Antipolo-JRC is probably among the oldest jeepney lines connecting Antipolo with Metro Manila. JRC stands for what was Jose Rizal College. It is now Jose Rizal University or JRU but few jeepneys use JRU as most people are still familiar with JRC. I have fond memories of this jeepney line as I used to commute on these jeepneys when I was in high school. My school was located along Shaw Boulevard and I took the jeepney because it was the one that passed and stopped in front or just across from our school. Other jeepneys from Rizal turned at Capitolyo to go to the EDSA-Crossing terminal via the United Lab road. [Note: the chairs in the photo are not for the terminal but for customers who lined up for the supermarket. Note the distance between each chair.

On the DOTr Guidelines for Public Transport – Aviation Sector

Here are the guidelines for the Aviation Sector. My only comment here is that many people are anxious about when they can travel again, particularly to other parts of the country mainly for business or to go home (e.g., many students have been stranded in the cities where they go to school and away from their hometowns). Part of this anxiety is the thinking that airfares will increase significantly as airlines are forced to reduce capacities for their aircraft to adhere to physical distancing guidelines. Gone, probably, are the discount fares like the Piso fare promos.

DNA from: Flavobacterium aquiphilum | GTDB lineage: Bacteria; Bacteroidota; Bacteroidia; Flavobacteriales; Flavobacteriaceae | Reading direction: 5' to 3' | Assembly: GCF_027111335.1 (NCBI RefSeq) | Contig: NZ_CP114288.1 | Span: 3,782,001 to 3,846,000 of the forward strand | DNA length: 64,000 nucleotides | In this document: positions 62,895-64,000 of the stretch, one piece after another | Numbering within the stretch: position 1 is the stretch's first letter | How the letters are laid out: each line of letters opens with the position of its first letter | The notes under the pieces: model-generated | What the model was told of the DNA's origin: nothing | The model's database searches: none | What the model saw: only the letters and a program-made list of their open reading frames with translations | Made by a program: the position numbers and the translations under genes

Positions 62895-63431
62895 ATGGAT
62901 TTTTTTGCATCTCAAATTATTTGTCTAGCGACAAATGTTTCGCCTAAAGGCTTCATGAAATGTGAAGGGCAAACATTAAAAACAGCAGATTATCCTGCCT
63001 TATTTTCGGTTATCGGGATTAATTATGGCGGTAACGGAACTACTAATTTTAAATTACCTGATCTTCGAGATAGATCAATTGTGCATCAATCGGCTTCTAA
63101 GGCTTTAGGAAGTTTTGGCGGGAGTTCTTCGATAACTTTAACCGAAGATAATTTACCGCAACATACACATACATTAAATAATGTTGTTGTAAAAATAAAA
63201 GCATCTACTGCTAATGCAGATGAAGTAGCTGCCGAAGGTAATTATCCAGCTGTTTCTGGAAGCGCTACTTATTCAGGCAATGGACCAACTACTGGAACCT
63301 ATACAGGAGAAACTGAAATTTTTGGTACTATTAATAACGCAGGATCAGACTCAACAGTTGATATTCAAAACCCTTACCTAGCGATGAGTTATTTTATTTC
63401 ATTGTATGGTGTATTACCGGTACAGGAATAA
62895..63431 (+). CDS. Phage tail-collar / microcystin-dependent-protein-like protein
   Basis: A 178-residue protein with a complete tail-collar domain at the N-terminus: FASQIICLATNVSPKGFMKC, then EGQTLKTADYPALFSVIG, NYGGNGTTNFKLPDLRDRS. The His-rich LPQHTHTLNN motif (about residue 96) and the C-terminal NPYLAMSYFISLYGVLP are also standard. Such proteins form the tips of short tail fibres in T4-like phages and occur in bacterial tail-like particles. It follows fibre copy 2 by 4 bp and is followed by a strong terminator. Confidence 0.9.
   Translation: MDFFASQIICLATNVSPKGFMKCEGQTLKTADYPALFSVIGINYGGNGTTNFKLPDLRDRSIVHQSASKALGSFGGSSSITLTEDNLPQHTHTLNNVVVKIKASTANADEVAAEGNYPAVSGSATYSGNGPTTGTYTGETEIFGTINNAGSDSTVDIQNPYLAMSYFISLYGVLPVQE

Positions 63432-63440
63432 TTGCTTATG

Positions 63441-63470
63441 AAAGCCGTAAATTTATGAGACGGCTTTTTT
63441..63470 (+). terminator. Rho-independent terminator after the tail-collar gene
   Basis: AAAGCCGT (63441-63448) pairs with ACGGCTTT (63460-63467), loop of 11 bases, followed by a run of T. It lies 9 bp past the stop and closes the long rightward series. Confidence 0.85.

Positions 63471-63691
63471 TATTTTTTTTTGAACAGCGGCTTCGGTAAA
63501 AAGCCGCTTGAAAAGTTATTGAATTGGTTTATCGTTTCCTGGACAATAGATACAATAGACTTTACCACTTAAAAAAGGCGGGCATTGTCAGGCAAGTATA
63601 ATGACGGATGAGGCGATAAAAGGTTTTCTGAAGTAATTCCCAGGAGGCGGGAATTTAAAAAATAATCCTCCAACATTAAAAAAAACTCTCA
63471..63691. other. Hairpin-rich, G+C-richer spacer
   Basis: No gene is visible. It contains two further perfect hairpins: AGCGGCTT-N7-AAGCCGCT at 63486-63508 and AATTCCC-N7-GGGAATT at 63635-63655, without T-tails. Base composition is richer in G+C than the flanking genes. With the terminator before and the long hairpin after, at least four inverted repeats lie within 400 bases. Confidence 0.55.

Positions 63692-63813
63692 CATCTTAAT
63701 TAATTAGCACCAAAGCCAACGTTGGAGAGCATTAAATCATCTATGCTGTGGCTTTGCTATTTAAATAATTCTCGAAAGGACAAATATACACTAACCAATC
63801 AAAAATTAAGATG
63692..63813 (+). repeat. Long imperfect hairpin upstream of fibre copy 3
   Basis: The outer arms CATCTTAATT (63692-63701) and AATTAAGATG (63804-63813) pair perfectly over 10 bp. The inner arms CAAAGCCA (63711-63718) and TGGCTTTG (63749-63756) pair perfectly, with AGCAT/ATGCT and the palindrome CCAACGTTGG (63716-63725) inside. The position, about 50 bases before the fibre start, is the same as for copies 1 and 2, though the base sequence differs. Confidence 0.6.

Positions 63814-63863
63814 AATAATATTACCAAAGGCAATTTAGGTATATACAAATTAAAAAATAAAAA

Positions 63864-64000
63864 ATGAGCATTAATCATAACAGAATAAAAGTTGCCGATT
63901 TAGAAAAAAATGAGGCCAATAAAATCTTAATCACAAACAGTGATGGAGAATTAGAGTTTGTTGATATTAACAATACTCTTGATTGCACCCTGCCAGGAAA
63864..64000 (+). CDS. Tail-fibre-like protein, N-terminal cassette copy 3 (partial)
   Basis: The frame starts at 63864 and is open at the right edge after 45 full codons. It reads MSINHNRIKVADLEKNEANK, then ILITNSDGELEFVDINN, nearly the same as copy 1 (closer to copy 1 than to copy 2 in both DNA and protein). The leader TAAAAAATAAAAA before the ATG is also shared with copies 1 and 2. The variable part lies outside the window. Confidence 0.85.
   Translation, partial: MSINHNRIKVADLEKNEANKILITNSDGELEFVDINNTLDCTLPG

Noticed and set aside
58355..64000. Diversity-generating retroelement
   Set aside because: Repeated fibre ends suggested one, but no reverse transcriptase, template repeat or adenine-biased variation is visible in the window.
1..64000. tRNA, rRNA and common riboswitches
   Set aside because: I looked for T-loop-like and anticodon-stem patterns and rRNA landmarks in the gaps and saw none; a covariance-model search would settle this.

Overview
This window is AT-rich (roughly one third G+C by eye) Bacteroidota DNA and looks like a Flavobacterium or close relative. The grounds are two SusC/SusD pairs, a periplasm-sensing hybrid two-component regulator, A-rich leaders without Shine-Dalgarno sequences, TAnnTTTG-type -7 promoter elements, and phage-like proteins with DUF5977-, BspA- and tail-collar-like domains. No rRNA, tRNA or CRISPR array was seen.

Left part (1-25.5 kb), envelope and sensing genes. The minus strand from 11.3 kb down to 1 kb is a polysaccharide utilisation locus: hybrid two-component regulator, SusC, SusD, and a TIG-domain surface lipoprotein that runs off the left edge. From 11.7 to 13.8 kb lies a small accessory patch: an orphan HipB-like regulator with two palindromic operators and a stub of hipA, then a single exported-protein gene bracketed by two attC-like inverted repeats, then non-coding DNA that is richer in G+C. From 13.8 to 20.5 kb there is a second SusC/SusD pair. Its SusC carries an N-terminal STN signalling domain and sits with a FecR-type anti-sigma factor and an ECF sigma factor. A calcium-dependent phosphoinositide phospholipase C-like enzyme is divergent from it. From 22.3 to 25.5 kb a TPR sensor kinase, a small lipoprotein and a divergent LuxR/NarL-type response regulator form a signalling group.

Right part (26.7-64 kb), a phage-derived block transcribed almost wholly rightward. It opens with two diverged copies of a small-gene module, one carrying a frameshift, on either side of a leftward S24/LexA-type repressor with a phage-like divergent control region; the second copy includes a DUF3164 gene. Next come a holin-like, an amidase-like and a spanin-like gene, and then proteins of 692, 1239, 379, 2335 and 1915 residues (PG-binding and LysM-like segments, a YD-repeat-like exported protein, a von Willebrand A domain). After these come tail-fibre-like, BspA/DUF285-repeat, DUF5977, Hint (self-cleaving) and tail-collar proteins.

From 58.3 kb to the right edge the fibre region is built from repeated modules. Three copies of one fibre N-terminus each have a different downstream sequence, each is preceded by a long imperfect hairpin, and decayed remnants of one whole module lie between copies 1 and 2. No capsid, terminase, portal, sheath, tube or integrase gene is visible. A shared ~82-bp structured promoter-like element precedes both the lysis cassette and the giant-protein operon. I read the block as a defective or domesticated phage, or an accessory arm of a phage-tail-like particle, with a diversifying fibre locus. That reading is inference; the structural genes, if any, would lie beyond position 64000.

Related to this, I have received emails from 4 airlines I frequently used – Cebu Pacific, Philippine Airlines, Singapore Airlines and Japan Airlines. All provided updates on their respective efforts to ensure the future air travel will be safe, health-wise. As for the airport terminals, that’s another story…

Transport route maps for Greater Metro Manila/ NCR during the quarantine period

I am sharing the following maps produced by the Department of Transportation (visit the DOTr Facebook page) and the Office of the Vice President. The details of operations are in their respective social media accounts that are being shared/circulated.

Here are the maps for 16 routes from the DOTr: